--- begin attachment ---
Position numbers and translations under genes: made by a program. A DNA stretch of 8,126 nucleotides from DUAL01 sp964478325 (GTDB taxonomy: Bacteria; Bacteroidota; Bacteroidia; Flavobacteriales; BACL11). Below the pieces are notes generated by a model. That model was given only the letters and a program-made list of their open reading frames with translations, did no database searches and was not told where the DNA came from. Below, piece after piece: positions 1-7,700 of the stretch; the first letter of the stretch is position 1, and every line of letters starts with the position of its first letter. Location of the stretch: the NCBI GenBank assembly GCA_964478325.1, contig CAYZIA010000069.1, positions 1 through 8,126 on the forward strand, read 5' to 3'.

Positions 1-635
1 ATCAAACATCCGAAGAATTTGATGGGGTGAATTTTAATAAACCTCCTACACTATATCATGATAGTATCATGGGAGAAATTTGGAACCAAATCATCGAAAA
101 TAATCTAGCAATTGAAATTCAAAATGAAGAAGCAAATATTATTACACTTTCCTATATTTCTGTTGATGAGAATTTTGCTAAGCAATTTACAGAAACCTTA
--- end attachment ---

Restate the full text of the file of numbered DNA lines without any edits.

Position numbers and translations under genes: made by a program. A DNA stretch of 8,126 nucleotides from DUAL01 sp964478325 (GTDB taxonomy: Bacteria; Bacteroidota; Bacteroidia; Flavobacteriales; BACL11). Below the pieces are notes generated by a model. That model was given only the letters and a program-made list of their open reading frames with translations, did no database searches and was not told where the DNA came from. Below, piece after piece: positions 1-7,700 of the stretch; the first letter of the stretch is position 1, and every line of letters starts with the position of its first letter. Location of the stretch: the NCBI GenBank assembly GCA_964478325.1, contig CAYZIA010000069.1, positions 1 through 8,126 on the forward strand, read 5' to 3'.

Positions 1-635
1 ATCAAACATCCGAAGAATTTGATGGGGTGAATTTTAATAAACCTCCTACACTATATCATGATAGTATCATGGGAGAAATTTGGAACCAAATCATCGAAAA
101 TAATCTAGCAATTGAAATTCAAAATGAAGAAGCAAATATTATTACACTTTCCTATATTTCTGTTGATGAGAATTTTGCTAAGCAATTTACAGAAACCTTA